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1978 Anaheim Oranges

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1977 Anaheim Oranges Pocket ScheduleWorld Team Tennis (1978)

Born: December 6, 1977 – WTT expansion franchise.
Folded: Postseason 1978

Arena: Anaheim Convention Center

Team Colors:

Owners: Dr. Jerry Buss, Frank Mariani & Billie Jean King

WTT Championships: None

 

The Anaheim Oranges were an expansion franchise during the final season of World Team Tennis in 1978.  Anaheim received a full-fledged franchise of its own after the Anaheim Convention Center hosted 10 league contests as a neutral site in 1977.

The Oranges were owned by Dr. Jerry Buss and his business partner Frank Mariani, who also backed the league’s other Southern California franchises, the Los Angeles Strings and San Diego Friars.  Tennis superstar and league co-founder Billie Jean King reportedly owned 29 percent of the franchise, though she played for the rival New York Apples team in 1978.

World Team Tennis was a co-ed league and featured top touring pros from all over the world who played in the league during breaks between Wimbledon, the U.S. Open and other summer tournaments.  Key players for the ’78 Oranges included Rosie Casals, Cliff Drysdale and 15-year old Tracy Austin, who appeared in three matches for Anaheim as an unpaid amateur.

The franchise folded along with the rest of the World Team Tennis organization in late 1978. Billie Jean King revived a lower-budget version of the league in 1981 and a re-boot of the Oranges (the “California Oranges”) returned to the Anaheim Convention Center that summer. The new Oranges lasted from 1981 to 1983 before fading into history.

Links

World Team Tennis Media Guides

World Team Tennis Programs

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1974 Toronto-Buffalo Royals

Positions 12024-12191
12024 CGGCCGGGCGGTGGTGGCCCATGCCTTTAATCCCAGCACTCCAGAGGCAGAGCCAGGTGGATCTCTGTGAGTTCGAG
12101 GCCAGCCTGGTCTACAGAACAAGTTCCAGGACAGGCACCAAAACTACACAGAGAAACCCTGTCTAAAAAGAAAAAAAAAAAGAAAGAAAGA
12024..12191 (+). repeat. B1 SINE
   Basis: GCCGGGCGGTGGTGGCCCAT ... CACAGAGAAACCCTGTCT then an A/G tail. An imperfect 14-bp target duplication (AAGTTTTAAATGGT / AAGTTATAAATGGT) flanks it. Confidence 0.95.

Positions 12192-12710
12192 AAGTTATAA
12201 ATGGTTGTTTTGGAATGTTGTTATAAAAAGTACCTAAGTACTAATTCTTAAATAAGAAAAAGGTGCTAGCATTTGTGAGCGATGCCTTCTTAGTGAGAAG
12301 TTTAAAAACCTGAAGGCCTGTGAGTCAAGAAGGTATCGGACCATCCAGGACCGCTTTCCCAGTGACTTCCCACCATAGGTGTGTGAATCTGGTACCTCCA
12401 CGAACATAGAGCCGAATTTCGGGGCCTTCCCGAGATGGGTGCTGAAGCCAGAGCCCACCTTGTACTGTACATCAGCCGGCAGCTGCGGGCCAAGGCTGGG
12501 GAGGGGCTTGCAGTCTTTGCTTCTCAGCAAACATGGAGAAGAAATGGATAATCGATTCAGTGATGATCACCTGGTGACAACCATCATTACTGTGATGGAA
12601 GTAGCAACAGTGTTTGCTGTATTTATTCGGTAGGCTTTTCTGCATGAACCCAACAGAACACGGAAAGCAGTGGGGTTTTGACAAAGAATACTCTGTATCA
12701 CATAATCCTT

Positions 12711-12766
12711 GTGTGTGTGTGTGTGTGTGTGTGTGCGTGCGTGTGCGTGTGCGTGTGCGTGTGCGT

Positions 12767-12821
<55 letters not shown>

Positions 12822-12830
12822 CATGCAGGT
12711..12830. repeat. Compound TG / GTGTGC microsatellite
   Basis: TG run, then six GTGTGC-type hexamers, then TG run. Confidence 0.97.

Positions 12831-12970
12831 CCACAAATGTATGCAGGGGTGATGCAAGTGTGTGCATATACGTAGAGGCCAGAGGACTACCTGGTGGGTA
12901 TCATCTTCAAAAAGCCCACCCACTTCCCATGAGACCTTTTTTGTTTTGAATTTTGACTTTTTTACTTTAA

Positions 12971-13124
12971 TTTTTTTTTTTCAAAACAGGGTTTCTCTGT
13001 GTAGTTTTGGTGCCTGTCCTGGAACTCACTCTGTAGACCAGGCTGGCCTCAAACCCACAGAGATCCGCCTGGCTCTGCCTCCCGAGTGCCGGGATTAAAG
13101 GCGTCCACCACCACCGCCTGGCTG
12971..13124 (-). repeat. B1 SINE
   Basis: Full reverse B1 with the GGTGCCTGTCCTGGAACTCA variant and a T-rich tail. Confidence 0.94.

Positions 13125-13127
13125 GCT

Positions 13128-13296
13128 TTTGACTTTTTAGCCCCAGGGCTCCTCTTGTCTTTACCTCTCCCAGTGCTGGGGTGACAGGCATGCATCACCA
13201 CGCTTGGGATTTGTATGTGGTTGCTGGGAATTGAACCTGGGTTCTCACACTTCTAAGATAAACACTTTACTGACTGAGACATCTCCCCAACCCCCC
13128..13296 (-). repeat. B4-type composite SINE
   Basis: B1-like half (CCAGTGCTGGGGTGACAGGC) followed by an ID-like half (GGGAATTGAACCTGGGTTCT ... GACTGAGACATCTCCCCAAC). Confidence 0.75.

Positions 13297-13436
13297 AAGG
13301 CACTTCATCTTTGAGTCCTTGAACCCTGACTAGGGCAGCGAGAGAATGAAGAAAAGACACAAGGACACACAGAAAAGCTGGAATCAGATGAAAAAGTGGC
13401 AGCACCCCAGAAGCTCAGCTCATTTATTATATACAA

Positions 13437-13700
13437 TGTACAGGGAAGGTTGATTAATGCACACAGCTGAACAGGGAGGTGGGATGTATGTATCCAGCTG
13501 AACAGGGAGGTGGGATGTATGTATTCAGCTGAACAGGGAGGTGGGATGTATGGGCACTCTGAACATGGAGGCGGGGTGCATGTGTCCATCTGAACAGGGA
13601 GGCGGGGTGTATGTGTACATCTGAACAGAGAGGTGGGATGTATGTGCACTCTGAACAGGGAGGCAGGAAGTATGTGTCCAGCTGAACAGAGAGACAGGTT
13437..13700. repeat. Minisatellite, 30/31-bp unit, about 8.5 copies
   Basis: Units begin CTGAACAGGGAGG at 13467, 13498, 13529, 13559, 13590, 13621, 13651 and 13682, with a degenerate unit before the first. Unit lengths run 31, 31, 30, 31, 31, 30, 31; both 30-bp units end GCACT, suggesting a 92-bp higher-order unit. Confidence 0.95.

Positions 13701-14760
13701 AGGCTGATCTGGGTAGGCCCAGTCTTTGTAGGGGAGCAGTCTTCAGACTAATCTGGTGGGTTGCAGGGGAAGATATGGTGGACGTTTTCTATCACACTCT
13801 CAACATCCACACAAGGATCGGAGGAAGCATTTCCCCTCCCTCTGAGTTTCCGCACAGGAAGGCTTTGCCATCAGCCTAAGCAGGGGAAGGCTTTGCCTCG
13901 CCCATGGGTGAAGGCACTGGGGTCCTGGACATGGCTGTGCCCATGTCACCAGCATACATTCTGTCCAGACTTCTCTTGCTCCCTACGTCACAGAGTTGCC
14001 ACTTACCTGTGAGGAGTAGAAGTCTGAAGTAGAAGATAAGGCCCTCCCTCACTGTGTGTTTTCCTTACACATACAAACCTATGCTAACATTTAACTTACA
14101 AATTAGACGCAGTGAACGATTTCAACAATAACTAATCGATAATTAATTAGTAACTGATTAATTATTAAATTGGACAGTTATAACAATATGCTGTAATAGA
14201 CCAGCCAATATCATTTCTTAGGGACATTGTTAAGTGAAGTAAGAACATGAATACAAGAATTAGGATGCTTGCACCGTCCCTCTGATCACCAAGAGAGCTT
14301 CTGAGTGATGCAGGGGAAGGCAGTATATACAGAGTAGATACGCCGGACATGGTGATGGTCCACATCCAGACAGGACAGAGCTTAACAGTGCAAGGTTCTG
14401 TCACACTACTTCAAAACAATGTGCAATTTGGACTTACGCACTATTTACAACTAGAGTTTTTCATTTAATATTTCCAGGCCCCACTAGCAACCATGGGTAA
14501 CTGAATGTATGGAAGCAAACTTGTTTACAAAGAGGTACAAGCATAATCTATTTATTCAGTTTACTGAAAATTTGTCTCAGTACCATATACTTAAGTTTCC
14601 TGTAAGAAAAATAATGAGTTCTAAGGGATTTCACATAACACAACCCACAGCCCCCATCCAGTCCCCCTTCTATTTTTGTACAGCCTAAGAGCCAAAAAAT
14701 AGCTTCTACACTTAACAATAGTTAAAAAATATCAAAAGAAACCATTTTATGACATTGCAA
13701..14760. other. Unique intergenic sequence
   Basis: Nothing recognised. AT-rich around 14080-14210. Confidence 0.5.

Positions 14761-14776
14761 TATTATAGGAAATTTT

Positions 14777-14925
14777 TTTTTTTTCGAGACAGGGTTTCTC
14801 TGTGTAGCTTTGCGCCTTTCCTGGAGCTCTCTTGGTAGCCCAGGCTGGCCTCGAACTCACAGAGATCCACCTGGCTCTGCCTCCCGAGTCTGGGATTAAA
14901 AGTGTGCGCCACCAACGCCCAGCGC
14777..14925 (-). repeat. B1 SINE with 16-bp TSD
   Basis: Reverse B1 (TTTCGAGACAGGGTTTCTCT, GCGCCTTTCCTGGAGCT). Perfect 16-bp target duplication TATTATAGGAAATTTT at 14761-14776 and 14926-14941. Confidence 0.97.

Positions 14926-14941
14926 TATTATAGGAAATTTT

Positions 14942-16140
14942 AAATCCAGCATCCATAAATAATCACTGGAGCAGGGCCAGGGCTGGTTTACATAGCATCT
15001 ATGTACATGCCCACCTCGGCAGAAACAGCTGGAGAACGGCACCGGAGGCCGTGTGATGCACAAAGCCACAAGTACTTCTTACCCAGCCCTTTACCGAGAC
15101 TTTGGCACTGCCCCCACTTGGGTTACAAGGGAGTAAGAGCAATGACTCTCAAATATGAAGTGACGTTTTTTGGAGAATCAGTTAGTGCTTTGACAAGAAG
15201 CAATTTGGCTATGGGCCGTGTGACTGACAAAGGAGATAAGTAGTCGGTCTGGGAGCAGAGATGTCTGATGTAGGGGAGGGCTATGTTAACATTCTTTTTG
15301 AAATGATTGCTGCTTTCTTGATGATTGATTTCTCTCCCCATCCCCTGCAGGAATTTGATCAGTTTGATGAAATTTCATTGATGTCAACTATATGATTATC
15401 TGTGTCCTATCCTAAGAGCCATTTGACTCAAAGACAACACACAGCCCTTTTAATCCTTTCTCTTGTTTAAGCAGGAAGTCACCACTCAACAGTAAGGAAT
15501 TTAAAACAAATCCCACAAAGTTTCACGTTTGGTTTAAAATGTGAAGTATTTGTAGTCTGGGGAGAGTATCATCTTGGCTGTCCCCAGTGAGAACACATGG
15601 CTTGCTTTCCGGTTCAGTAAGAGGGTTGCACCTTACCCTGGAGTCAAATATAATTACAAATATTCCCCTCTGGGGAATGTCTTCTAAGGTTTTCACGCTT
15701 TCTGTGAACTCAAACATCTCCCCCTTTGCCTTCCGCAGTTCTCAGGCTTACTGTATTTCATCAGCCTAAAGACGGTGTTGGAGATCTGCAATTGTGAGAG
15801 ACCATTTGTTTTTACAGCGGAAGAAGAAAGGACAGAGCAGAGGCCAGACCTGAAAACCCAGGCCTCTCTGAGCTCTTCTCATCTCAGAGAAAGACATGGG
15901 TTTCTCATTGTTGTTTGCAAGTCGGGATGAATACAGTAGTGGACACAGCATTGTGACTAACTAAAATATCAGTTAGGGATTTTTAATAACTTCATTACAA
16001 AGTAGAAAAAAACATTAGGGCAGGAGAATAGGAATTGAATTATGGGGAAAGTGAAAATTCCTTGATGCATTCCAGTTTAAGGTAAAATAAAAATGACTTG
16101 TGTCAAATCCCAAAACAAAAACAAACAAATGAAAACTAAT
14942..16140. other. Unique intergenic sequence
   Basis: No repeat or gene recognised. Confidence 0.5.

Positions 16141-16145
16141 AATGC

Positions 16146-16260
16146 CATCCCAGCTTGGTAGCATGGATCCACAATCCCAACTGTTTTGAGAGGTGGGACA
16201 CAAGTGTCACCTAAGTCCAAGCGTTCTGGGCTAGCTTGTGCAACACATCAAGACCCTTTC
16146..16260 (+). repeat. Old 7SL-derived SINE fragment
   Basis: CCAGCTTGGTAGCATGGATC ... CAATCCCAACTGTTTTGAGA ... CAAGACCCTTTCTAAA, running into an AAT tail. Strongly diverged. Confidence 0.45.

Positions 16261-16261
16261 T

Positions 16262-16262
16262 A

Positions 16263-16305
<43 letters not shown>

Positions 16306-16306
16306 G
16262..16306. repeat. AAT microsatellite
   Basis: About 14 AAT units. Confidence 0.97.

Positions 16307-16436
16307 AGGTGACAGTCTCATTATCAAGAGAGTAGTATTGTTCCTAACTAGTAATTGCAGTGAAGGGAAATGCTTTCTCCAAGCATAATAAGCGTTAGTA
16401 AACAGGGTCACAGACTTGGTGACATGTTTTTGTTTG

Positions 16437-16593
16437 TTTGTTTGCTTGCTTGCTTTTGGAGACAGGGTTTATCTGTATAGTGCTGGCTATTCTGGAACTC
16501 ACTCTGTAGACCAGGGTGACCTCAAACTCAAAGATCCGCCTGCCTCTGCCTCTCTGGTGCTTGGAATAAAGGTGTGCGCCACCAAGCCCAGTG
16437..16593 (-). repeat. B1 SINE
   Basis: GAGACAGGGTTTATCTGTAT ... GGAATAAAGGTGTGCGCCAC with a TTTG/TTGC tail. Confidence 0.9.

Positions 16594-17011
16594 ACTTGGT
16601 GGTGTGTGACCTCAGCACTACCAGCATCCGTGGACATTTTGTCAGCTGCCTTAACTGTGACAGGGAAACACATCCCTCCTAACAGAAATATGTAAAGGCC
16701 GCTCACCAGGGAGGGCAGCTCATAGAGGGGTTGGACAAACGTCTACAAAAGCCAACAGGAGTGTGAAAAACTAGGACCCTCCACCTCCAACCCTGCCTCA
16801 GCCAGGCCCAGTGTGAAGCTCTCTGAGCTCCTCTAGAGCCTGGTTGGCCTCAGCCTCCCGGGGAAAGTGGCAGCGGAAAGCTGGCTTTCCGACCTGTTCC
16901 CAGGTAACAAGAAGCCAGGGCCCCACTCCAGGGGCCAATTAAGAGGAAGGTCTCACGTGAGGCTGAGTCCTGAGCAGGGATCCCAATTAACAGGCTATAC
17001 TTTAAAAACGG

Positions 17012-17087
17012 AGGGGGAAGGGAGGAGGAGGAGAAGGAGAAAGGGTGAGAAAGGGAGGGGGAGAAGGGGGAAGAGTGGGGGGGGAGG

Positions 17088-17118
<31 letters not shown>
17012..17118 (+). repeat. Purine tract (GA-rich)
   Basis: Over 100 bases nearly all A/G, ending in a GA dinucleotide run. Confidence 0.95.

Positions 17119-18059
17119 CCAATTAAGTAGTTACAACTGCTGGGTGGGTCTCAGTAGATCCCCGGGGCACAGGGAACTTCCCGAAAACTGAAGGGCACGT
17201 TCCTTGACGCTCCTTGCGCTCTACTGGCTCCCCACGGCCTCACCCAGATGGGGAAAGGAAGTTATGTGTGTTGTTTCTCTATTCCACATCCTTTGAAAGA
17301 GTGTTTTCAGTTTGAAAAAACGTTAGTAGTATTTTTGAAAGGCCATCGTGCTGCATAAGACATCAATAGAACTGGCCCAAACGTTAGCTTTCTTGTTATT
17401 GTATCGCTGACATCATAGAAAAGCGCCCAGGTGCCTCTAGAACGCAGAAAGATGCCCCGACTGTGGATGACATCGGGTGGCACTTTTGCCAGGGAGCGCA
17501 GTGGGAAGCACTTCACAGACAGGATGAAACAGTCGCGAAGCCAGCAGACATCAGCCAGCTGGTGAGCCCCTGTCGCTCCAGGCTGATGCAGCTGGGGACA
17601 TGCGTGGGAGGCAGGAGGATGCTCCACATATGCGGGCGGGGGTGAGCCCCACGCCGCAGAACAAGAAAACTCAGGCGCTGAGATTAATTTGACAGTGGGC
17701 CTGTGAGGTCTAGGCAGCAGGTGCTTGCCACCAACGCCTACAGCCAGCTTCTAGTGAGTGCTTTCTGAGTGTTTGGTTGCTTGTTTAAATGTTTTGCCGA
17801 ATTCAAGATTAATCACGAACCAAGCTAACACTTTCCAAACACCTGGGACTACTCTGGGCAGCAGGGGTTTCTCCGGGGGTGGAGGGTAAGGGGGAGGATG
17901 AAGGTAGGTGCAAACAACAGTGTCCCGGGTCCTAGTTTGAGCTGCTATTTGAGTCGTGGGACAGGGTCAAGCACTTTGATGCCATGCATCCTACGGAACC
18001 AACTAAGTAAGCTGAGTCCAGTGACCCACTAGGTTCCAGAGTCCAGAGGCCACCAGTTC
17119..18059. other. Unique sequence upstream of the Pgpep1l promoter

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Buffalo-Toronto RoyalsWorld Team Tennis (1974)

Born: 1974 World Team Tennis founding franchise
Folded: Postseason 1974

Arenas:

Team Colors:

Owner: John Bassett

 

The Toronto-Buffalo Royals were one 16 original franchises in World Team Tennis (1974-1978) in the summer of 1974.  The league was founded by Billie Jean King, her husband Larry, and serial sports promoter Dennis Murphy A few of the founding investors from Murphy’s World Hockey Association (1972-1979) signed on as investors in the new venture, including Royals owner John Bassett.  Bassett’s burgeoning sports empire included the WHA’s Toronto Toros and the Memphis Southmen of the World Football League.  All three of Bassett’s pro sports franchises were organized during a spree of activity in 1973 and early 1974.

The Royals’ star attraction was player-coach Tom Okker of the Netherlands, the 1968 U.S. Open finalist and a Top Ten-ranked singles player throughout the late Sixties and early Seventies.  Other members of the Royals’ six-person roster included Mike Estep, Jan O’Neill, Wendy Overton and Laura Rossouw.

In the “team” concept, each World Team Tennis club consisted of three male and three female players.  Matches consisted of a single set each of men’s and women’s singles, men’s and women’s doubles and mixed doubles, with one point awarded to a team for each game won within a set.

A July 30, 1974 contest against the Pittsburgh Triangles at The Aud in Buffalo illustrates the league’s unique scoring system.  The match opened with Pittsburgh’s Evonne Goolagong overpowering Jan O’Neill 6-2 in the women’s singles set.  Then Goolagong and partner Peggy Michel edged O’Neill and Rossouw 7-6 in women’s doubles to open up a 13-8 lead for the Triangles.  The Royals pulled ahead during the men’s portion.  Okker beat Pittsburgh’s Ken Rosewall 6-2in singles and the Okker/Estep doubles team bested Rosewall and Gerald Battrick 6-4 in doubles.  The Royals entered the fifth and final set of the night – mixed doubles – holding a 20-19 lead in points.  The Estep/Overton duo held off Pittsburgh’s Battrick/Michel pairing 7-6 for a final score of 27-25 in favorite of Buffalo-Toronto.

The Royals finished the 1974 season with the second-worst record in the league at 13-31.  The Royals went out of business shortly after the season as World Team Tennis shrunk from 16 original teams to only 10 for the league’s second season.